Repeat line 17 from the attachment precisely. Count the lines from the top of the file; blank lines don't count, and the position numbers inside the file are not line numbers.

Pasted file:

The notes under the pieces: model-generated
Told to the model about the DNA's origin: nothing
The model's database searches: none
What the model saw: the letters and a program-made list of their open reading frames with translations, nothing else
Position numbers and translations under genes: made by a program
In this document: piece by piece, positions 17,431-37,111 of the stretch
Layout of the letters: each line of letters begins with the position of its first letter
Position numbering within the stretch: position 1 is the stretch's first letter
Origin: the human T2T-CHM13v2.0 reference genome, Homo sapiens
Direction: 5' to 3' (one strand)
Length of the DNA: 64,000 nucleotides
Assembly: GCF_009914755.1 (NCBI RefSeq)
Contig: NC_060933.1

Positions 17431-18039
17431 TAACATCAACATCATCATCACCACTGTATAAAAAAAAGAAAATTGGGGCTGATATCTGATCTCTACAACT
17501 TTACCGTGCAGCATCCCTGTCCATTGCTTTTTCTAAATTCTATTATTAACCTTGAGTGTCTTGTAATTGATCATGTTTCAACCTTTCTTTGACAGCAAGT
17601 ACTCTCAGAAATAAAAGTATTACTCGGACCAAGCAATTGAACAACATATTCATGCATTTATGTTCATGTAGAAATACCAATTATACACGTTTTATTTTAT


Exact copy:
17601 ACTCTCAGAAATAAAAGTATTACTCGGACCAAGCAATTGAACAACATATTCATGCATTTATGTTCATGTAGAAATACCAATTATACACGTTTTATTTTAT